At Comfort LA, it’s right there in the name: You’re here for comfort food. The Downtown soul food pop-up–turned–brick-and-mortar is a huge hit, thanks in no small part to their expertly-fried chicken wings. The dinner special will get you five wings, two sides and cornbread—and at $12, it’s one of the neighborhood’s best values.
Leave it to Zach Pollack to keep the hits coming at Cosa Buona. The Alimento chef’s casual-but-secretly-upscale Italian restaurant is a crucial part of the Echo Park dining scene for a reason, and there are many people who consider Cosa Buona’s wings to be the best in L.A. This is most certainly due to the sauce, dubbed “Zach’s Red Hot,” which is essentially an even better version of Frank’s. The next time you want pizza and wings, you know where to go.
Don’t worry about the fact that Lukshon calls them spicy chicken “pops,” because they’re still everything you’re searching for in a chicken wing. The Culver City Asian-fusion destination owes a lot of their following to these Indonesian-inspired wings, which remain as popular as ever. They’re spicy, salty and the perfect accompaniment to nearly everything on the menu.
By now there should be no doubt in your mind that L.A. is a wing town, but even so, it can be hard to find great wings of the not-fried persuasion. This is where Charcoal comes in, with smoky, grilled wings topped with oregano, chili and vinegar. In a town dominated by Asian or Buffalo-style fried wings, the BBQ-inspired, herbal flavor of Charcoal’s might be just what you need.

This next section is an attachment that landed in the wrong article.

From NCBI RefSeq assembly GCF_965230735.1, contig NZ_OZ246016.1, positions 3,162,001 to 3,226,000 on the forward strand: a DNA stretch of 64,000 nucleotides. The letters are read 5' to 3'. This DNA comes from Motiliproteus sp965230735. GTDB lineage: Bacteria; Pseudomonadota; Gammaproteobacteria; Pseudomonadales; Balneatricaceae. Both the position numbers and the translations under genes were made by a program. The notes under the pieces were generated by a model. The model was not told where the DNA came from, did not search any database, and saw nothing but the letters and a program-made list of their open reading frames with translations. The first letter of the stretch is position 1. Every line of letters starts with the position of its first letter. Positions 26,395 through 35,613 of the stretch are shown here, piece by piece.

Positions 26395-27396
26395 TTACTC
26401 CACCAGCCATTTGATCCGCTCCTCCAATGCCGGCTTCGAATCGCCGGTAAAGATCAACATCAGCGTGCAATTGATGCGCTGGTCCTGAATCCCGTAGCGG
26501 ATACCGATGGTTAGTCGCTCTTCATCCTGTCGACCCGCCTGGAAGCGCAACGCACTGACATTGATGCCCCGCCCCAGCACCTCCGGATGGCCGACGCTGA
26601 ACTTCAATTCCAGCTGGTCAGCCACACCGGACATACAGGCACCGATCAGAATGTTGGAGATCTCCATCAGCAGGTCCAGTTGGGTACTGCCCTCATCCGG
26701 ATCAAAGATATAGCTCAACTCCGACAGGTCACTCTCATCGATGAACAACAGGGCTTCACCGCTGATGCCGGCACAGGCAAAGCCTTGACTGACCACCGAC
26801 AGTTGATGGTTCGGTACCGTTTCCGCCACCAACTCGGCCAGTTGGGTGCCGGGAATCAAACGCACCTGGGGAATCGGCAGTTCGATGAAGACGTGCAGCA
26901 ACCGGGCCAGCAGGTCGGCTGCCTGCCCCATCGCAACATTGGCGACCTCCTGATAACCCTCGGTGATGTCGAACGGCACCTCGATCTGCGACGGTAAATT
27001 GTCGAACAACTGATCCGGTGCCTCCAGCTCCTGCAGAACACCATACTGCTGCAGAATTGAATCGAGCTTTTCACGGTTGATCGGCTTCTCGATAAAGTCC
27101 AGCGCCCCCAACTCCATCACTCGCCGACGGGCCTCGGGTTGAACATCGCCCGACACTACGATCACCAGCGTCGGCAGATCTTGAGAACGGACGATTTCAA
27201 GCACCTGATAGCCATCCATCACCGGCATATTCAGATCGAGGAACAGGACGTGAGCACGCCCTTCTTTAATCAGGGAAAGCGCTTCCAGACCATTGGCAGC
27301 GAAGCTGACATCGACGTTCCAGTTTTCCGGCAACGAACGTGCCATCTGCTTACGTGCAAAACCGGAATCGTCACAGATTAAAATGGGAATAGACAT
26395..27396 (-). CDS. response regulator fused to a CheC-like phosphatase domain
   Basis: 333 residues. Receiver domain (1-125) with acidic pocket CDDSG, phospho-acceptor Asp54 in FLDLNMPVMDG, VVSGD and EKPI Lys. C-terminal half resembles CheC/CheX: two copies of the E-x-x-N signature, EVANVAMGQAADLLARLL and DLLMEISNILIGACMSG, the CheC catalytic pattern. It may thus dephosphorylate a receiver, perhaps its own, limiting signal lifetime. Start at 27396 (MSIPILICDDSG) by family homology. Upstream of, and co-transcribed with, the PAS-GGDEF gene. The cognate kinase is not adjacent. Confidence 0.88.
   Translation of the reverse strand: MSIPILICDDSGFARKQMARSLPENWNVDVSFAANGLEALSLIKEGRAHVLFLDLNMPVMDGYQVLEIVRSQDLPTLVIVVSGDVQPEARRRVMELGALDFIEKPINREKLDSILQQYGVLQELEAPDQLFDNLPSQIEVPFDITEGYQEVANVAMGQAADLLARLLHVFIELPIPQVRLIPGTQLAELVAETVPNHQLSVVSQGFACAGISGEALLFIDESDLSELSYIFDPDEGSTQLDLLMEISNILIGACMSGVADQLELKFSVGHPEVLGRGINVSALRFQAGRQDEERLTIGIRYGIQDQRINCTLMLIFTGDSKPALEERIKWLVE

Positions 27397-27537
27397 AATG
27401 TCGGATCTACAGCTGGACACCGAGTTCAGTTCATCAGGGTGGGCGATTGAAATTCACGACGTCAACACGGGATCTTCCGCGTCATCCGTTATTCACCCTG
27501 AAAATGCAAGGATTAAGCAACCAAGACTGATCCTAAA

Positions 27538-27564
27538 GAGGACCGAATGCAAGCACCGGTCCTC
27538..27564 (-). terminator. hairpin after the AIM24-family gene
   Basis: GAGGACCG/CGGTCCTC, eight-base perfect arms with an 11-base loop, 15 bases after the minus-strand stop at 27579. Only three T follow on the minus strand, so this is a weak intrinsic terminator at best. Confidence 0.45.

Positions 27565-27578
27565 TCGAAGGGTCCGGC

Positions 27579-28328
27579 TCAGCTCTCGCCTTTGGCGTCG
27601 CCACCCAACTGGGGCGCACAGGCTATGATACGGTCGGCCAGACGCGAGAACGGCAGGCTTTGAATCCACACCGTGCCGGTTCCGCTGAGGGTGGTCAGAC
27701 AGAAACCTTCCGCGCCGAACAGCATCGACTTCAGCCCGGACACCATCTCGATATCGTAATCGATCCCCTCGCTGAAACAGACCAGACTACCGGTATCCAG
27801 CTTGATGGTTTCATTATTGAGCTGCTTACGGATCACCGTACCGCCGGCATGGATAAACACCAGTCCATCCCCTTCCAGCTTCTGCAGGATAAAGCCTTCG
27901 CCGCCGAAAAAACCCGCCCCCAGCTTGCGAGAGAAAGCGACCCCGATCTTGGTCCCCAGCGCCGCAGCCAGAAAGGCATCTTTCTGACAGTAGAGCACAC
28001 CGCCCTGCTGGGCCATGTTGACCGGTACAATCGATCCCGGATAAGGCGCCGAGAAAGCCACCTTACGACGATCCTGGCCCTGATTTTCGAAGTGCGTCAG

Beer Belly’s made a name for itself as one of Koreatown’s best places for bar bites, and in an area laden with sports bars, it stands out in a big way. There’s not much better to pair with a pint from their excellent beer list than the Jidori chicken wings, served in any of their four styles (honey-cilantro, buffalo blue, brown sugar hot, and chipotle volcano). For the quality and portion size, $13.50 is already a steal—but during happy hour, you’d have to be out of your mind to skip a $6 half order.
In addition to housing great restaurants in the corners of unassuming strip malls—one of L.A.’s great hallmarks—we also specialize in tasty food served out of a literal hole in a wall. Hot Gai Chicken is a perfect example, serving spicy Thai fried chicken out of a walk-up window at music venue the Hi Hat. The menu is small and focused, built almost exclusively around getting fried chicken into your hands—though papaya salad, sticky rice and a vegan-chicken option are also available. Don’t consider taking a bite of a wing without the sweet chili or peanut dipping sauces, either.
KyoChon may not be the most trendy or groundbreaking wing spot, but they paved the way for a lot of the Korean fried-chicken craze and any list of great L.A. fried chicken without them would just be wrong. The double-fried crispiness and three saccharine-leaning flavors—soy garlic, hot-and-sweet and honey—really can’t be found anywhere else. Plus, the 2am closing time makes KyoChon an elite landing zone for fourth meal. It’s always important to keep them in the rotation.